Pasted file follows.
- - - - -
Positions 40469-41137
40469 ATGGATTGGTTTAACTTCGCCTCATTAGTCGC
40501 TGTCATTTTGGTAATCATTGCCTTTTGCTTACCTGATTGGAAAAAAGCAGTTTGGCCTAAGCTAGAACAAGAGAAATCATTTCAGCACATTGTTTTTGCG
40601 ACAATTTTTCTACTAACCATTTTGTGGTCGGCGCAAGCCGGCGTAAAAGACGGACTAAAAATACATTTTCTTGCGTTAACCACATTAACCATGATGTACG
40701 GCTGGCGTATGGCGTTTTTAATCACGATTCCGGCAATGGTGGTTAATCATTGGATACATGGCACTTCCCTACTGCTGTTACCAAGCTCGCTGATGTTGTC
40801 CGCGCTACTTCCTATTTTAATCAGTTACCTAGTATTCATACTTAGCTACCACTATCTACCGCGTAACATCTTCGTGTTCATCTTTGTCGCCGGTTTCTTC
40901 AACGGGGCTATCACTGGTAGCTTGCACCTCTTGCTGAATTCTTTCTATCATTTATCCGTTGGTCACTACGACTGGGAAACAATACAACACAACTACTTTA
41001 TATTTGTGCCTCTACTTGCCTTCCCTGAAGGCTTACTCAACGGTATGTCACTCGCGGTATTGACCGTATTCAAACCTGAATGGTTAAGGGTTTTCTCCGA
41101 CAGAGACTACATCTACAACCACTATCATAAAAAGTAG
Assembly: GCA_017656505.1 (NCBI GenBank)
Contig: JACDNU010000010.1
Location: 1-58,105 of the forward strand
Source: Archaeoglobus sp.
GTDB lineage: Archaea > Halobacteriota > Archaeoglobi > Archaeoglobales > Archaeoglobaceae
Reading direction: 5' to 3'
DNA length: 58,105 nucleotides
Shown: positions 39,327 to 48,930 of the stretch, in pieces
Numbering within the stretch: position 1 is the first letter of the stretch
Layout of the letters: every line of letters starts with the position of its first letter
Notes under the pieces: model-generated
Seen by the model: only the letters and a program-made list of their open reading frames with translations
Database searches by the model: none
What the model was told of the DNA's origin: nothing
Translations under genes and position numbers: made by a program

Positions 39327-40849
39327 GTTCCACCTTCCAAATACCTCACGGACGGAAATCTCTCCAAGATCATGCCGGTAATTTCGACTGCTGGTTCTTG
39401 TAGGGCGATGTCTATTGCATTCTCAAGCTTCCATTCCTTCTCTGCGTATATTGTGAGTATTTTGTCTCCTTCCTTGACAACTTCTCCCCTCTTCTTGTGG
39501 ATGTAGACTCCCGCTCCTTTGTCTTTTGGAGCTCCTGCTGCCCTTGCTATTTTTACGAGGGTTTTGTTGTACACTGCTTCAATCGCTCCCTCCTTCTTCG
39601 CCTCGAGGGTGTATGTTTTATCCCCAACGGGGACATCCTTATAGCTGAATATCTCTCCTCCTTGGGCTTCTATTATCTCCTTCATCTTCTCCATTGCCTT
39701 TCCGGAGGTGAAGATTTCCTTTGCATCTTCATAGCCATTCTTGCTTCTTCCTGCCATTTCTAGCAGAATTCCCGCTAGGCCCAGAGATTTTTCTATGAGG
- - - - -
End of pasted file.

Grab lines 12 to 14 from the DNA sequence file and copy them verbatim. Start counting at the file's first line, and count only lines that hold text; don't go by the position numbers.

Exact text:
Location: 1-58,105 of the forward strand
Source: Archaeoglobus sp.
GTDB lineage: Archaea > Halobacteriota > Archaeoglobi > Archaeoglobales > Archaeoglobaceae